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ALL IS (not) LOST: A Robert Redford Appraisal

ALL IS (not) LOST: A Robert Redford Appraisal

by Victoria D. Whitmore


For those too young to know Robert Redford’s body of work, CAPTAIN AMERICA: THE WINTER SOLDIER and some of his recent work in films might be misleading.

Only ALL IS LOST reveals Redford’s mastery of the acting craft, which in his early star-making career was so seemingly effortless it seemed easy.

Classically trained as an artist, Redford shines almost as an icon even as he recedes in the background in many films. But ALL IS LOST, tragically undervalued upon release, serves as a fitting coda to the do-it-all mountain man saga Redford excelled in, in films such as its immediate counterpoint, JEREMIAH JOHNSON.

In both, Redford barely speaks. In ALL IS LOST, except for one expletive and an opening monologue, he is completely wordless.

His drama is conveyed in facial expressions and movement. It is a wonder to behold.

The iconography of the world-tested but triumphant Redford at the end of his rope as he endures JOB-like trials on the water remains mesmerizing. The benefit of an Oscar-caliber screenplay by J C Chandor is that the resourceful Redford of THREE DAYS OF THE CONDOR and JEREMIAH JOHNSON has his mettle unrelentingly tested.



But the lines of his still handsome ,sun-weathered face bespoke, if not wisdom, experience and a keen intelligence.

With no backstory, Redford’s character in ALL IS LOST, “The Man”, awakens to a flood on his sailboat.

Redford’s face registers a language and vocabulary all its own. There are few modern American masters in acting these days. Nicholson is one, Gene Hackman, Redford another.




The resolute, lone mountain man of JEREMIAH JOHNSON presaged Eastwood’s OUTLAW JOSEY WALES. Loners determined to go their own way nonetheless proved the need for other humans and the peace of friendship.

Similarly, like Eastwood’s UNFORGIVEN, JC Chandor’s ALL IS LOST describes the desolate futility of individualism. The resourceful man cannot abide alone. There will be trials and destruction in desolation. The lone wolf will need a pack. Loneliness and isolation will end in futility.

There are, of course, two perspectives to ALL IS LOST. Both see a kind of salvation, but one is ultimate. As Christian theology puts it, with “Christ”, all things are possible; without Him, all is lost. And as the last Johnny cash song foretells, he comes “in a Ring of Fire”.

In JEREMIAH JOHNSON and ALL IS LOST, Redford extends his hand – towards humanity…? , Towards salvation…?, Towards divinity…? One face is seen, one unseen. ALL IS LOST’s director assures that it is intentional and there are equally divided audiences as to which is the more hopeful.

In both films, Redford struggles against nature and man, both seemingly not random but divine trials. But both are securely rooted in the natural world, on God’s earthly plane. Big mountains, big sky, everlasting sea – nature with few hints of man, and what hints emerge are often untimely and unpredictable. The elements will dominate, though, throughout, the Redford protagonist will not succumb to them, but seek to triumph over their adversarial aspects, with a dogged determination so absolute it approaches legend, albeit conspicuously earthbound and realistic. It is a tribute to superb direction and Redford’s talent that nothing in either JEREMIAH JOHNSON or ALL IS LOST feels melodramatic or lacking in belief. The mundane everyday arrives laden with suspense and tension even in quiet moments.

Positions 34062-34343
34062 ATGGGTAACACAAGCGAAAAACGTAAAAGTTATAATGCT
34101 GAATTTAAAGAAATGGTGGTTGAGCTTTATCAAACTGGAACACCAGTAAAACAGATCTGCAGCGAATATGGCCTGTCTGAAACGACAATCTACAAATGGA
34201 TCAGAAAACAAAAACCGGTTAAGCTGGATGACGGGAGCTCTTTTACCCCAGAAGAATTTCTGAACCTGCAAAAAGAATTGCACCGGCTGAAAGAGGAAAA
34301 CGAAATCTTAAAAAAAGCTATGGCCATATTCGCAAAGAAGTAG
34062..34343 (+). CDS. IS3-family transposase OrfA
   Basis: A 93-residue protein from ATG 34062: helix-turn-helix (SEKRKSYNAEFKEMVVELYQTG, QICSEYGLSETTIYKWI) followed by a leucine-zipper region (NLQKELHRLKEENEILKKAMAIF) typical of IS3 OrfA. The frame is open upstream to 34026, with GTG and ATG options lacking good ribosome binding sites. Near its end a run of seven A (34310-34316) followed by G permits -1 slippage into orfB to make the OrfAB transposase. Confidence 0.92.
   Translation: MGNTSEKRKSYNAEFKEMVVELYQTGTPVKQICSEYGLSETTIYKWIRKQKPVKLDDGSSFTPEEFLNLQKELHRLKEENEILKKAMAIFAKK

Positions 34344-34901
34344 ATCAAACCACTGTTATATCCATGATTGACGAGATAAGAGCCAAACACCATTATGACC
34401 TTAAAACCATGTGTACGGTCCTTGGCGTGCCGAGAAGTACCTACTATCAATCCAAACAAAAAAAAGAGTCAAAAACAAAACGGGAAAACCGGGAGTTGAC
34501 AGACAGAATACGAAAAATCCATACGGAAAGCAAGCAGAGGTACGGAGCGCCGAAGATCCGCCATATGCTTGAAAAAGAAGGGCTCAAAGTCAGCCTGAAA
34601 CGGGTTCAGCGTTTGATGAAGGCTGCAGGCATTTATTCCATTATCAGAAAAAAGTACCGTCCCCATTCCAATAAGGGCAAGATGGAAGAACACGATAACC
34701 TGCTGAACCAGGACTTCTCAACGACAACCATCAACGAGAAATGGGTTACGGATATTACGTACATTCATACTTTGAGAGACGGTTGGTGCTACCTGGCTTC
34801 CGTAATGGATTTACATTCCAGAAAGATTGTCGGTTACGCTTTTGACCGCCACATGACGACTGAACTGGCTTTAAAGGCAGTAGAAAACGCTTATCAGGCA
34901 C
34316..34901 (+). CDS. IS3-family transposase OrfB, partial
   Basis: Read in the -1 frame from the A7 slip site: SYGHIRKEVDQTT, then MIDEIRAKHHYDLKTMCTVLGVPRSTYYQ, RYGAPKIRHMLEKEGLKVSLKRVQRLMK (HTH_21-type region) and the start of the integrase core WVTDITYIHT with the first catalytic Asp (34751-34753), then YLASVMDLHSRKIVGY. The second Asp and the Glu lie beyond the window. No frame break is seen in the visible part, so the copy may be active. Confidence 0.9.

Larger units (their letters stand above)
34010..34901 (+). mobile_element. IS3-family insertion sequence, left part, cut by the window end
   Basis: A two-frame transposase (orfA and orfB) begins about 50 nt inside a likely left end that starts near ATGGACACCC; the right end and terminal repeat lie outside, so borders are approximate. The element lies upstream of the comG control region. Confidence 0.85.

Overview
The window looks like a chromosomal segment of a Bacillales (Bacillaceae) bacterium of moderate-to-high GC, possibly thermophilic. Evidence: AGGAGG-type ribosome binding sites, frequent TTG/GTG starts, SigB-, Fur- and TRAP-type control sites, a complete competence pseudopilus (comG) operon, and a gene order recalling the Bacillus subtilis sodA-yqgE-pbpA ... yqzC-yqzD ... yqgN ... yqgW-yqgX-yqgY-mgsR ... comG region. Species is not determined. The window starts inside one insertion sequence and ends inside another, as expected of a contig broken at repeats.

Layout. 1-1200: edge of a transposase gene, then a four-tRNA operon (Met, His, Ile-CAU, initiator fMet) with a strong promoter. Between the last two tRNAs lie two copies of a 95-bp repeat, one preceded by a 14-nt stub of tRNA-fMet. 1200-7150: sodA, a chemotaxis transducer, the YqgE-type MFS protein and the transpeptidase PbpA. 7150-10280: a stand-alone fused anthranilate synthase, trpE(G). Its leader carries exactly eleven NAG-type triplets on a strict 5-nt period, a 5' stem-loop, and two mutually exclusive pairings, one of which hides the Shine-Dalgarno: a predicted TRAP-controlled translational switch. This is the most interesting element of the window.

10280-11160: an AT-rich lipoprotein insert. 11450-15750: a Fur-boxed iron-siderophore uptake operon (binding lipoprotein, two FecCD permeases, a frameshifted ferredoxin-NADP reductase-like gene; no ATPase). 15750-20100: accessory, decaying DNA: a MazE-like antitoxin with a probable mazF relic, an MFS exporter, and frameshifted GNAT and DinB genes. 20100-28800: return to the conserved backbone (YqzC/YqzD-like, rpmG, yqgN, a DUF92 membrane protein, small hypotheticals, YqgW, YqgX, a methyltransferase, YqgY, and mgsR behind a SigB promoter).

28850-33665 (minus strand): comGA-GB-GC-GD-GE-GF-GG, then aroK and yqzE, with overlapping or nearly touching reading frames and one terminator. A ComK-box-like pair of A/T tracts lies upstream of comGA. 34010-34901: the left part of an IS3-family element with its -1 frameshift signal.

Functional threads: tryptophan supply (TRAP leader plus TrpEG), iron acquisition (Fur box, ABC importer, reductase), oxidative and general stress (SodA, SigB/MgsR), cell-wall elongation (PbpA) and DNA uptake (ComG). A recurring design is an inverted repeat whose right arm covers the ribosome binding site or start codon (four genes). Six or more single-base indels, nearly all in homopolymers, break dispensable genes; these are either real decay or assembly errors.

And such is the story of Pioneer man and Modern man. Despite the abundance of technology, the essential man is tried and true and very much the same.

All is Redford.


His work in films like BUTCH CASSIDY AND THE SUNDANCE KID, THE STING, ALL THE PRESIDENT’S MEN, DOWNHILL RACER, THREE DAYS OF THE CONDOR and THE CANDIDATE is clearly awesome, but so rarely is awesome rewarded that it becomes necessary to point out his gifts to both the uninitiated and to those who have followed his work for so long that they take him for granted. Couple this with his early directing work, ORDINARY PEOPLE, A RIVER RUNS THROUGH IT, and QUIZ SHOW, his championing of the independent film movement with the Sundance Film Labs which were originally designed to help documentary and underrepresented filmmakers create powerful narrative films and you have a singularly unique vision and talent. Talent coupled with a conscience is not just rare; it is very rare and clearly not understood in this current critical entertainment environment. Because of his good looks and also because of his intelligence, he was not the ordinary Everyman, not always the hero. But what he brought to every one of these roles and what he personified in even the slightest of films was authenticity. And to be an authentic man in 21st Century America is to be something special.


August 22, 2014 - Posted by | CULTURE, FILM, opportunity, We Recommend | , , , , , , , , , , , , , , , , , , , , , , , , , , , , , , , , ,

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